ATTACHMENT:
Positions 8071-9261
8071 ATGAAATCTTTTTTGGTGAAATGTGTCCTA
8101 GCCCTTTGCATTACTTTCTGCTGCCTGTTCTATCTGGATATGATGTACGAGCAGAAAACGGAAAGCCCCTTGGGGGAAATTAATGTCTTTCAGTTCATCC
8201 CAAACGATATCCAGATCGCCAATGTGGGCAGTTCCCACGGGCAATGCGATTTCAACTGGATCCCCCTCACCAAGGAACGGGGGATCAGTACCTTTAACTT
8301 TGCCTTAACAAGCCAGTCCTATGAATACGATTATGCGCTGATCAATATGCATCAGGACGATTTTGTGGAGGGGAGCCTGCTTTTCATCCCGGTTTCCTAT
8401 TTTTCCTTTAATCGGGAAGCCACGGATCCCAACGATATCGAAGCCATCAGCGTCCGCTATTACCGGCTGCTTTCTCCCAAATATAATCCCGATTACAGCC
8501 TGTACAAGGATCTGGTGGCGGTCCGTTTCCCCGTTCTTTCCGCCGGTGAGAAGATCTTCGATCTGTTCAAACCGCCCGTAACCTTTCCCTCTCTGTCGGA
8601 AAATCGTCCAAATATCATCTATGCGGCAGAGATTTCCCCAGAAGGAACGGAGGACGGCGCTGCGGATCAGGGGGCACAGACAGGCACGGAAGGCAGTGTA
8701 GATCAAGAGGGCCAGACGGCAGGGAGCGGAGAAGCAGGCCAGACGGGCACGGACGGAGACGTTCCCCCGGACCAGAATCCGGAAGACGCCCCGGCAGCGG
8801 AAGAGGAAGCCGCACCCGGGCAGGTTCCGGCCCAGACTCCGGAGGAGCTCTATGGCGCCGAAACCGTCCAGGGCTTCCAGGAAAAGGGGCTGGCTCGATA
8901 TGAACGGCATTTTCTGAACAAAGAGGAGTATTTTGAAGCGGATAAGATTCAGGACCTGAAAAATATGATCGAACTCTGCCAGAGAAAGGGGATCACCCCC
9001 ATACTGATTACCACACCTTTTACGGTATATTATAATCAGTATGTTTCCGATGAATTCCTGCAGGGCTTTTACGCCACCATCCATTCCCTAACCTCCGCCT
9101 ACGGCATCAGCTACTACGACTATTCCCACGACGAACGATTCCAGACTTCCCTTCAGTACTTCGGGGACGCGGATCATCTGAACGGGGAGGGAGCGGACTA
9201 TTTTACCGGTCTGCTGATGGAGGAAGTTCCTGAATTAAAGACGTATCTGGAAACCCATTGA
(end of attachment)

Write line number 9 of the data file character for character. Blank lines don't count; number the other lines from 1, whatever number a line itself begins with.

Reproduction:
8701 GATCAAGAGGGCCAGACGGCAGGGAGCGGAGAAGCAGGCCAGACGGGCACGGACGGAGACGTTCCCCCGGACCAGAATCCGGAAGACGCCCCGGCAGCGG